A new image-enhancing technology has been adopted by the San Diego Metropolitan Transit System’s (MTS) rail division that provides pinpoint accuracy of the agency’s 106 miles of track, and more clarity about the work ahead even before employees step foot on the right-of-way. The word is now spreading to other departments that are finding it useful as well, according to agency officials.
It’s called Roadview — a technology-driven software solution developed through a laser-guided mapping and detection technology called LiDAR.
“Roadview allows MTS to find, map, and categorize everything along the right-of-way. It’s helped our track team analyze work that needs to be done faster and more efficiently,” said Paul Jablonski, MTS CEO.
It’s similar to Google’s Street View system that offers users panoramic views from on-the-ground positions along many streets and neighborhoods in the world.
MTS hired Mandli Communications to take the Google Street View idea from the streets to the rails. Using a front-mounted camera on a Trolley that traveled on all three lines, a panorama of stitched images consisting of the entire MTS right-of-way was created.
Big proponents and users of Roadview are the MTS Track and Wayside departments. There’s a lot of ground to cover on three light rail lines operating through seven different cities. And it’s a challenge to keep up with inventory (i.e. 87 crossing gates, 115 miles of catenary wire, 63 traction substations to thousands of fasteners, nearly 300,000 cross ties, insulated joints, switches, and much more).
Track condition is primarily monitored by visual inspections. And it’s important to have these eyes and ears on the ground. But its also time consuming and cumbersome. Recording specific locations through Roadview’s GPS feature speeds up the visual inspections, maintains a strict accounting of assets and understand when and where items need to be replaced.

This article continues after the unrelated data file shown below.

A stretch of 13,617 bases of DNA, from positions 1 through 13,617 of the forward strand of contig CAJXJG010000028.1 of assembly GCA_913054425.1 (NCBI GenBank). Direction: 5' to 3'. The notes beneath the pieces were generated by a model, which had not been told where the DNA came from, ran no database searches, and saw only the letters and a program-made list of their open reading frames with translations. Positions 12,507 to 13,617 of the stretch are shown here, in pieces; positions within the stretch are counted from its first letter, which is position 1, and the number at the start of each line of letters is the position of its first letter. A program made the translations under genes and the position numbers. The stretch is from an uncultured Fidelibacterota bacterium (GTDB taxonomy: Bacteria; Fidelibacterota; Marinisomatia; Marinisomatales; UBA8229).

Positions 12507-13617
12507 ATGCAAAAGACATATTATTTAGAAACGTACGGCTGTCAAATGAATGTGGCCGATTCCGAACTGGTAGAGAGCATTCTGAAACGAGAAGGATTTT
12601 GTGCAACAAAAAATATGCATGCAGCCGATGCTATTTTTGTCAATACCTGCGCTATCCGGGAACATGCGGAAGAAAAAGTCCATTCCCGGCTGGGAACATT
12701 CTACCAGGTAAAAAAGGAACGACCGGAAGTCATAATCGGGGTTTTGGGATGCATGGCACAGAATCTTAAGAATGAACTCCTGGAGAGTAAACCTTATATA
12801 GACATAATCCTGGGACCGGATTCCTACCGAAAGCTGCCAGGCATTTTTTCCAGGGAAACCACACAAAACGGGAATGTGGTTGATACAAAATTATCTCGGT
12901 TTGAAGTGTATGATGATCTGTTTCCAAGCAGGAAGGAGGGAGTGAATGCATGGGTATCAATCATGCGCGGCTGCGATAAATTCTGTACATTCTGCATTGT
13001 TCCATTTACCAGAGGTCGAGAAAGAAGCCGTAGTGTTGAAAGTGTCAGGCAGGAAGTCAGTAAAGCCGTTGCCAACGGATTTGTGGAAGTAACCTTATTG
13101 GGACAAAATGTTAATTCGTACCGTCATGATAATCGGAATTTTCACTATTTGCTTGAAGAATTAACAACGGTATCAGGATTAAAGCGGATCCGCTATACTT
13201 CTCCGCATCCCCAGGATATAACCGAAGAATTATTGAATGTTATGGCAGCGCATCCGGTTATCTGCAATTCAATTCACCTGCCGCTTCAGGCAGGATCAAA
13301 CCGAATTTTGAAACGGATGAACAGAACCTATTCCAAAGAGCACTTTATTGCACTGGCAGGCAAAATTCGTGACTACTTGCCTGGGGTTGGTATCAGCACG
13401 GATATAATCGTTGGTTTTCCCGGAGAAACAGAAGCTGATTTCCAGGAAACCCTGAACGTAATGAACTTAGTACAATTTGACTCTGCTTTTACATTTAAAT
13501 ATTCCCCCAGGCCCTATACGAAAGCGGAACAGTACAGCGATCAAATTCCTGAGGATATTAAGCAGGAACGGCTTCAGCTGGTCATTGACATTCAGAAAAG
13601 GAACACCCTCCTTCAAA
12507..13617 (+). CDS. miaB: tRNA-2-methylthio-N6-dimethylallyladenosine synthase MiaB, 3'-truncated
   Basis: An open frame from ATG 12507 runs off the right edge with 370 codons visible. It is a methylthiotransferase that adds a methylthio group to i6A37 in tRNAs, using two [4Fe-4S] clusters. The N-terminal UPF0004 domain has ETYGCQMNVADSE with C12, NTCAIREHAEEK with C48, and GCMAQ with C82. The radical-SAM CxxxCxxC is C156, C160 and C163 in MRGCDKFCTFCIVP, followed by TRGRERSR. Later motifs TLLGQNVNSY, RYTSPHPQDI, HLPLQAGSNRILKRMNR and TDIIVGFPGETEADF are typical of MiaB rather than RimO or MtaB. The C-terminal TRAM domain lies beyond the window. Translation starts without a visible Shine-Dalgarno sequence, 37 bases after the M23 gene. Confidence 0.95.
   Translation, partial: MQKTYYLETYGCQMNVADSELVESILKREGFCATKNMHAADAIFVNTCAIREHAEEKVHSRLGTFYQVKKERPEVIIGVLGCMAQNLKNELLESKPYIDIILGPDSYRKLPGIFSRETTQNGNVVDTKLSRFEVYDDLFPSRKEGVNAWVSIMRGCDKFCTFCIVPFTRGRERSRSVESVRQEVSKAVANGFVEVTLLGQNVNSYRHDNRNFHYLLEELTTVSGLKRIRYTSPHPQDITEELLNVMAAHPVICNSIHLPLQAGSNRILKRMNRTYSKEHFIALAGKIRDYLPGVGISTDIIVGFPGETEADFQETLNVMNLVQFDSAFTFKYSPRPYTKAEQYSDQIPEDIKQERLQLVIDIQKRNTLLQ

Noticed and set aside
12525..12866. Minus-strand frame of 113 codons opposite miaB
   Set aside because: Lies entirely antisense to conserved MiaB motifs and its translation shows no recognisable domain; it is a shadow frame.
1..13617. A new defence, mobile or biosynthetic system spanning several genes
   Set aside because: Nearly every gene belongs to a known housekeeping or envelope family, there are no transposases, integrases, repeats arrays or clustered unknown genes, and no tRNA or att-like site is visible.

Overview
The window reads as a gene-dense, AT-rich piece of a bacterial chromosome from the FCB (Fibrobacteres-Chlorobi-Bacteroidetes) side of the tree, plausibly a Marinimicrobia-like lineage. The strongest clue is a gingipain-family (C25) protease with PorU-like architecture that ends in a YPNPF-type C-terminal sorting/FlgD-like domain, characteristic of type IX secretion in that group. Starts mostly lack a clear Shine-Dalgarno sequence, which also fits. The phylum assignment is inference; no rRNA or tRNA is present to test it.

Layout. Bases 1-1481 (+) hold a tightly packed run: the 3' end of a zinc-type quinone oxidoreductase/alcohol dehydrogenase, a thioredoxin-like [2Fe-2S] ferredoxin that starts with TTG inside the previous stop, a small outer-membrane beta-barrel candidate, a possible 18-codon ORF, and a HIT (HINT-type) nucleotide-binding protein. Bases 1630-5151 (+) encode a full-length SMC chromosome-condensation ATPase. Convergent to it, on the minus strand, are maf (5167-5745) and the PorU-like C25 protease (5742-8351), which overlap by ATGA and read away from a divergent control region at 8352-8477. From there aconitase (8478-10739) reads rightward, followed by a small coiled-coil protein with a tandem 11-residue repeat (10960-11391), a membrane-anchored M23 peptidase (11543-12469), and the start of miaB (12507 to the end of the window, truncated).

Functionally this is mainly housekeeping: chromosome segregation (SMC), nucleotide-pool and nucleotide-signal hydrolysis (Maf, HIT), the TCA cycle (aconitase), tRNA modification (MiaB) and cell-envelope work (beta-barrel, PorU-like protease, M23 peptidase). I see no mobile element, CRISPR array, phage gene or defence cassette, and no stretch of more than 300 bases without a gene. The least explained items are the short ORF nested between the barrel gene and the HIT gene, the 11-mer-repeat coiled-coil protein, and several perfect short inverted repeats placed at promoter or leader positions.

“It really comes in handy to pin down locations using GPS coordinates with contract work,” said Fred Byle, MTS Superintendent of Wayside Maintenance. “If a contractor pins a GPS location where we need to do repairs like cut a rail, change out a rail tie, or replace insulated joints, we can see the exact spot through Roadview. It saves a lot of time.”
And while Track and Maintenance of Wayside have found substantial benefit from Roadview, other departments are finding ways to use it as well — particularly in the classroom.
“Roadview is a perfect element for the train operator training program,” said Dave Jensen. “We are just getting into the process of using it. It shows news students all the intricacies of the system through a new lens. We can visually show students about defensive driving, what to look for in tough intersections, speed limits through certain areas and much more. And do it all from the classroom setting.”
MTS Right-of-Way Engineer Monica Coria said Roadview has helped her when analyzing permit requests for applicants who want to enter MTS property. “Google Earth or Google Street View help, but sometimes you hit gaps in coverage. Roadview fills in the gaps and also provides more details about existing conditions in a particular location on our tracks. It allows me to get multiple perspectives on a right-of-way permit request.”
Adopting new technology is commonplace across many MTS departments. But when one item, such as Roadview, can help multiple departments in different ways, it’s a win-win situation for employees and passengers.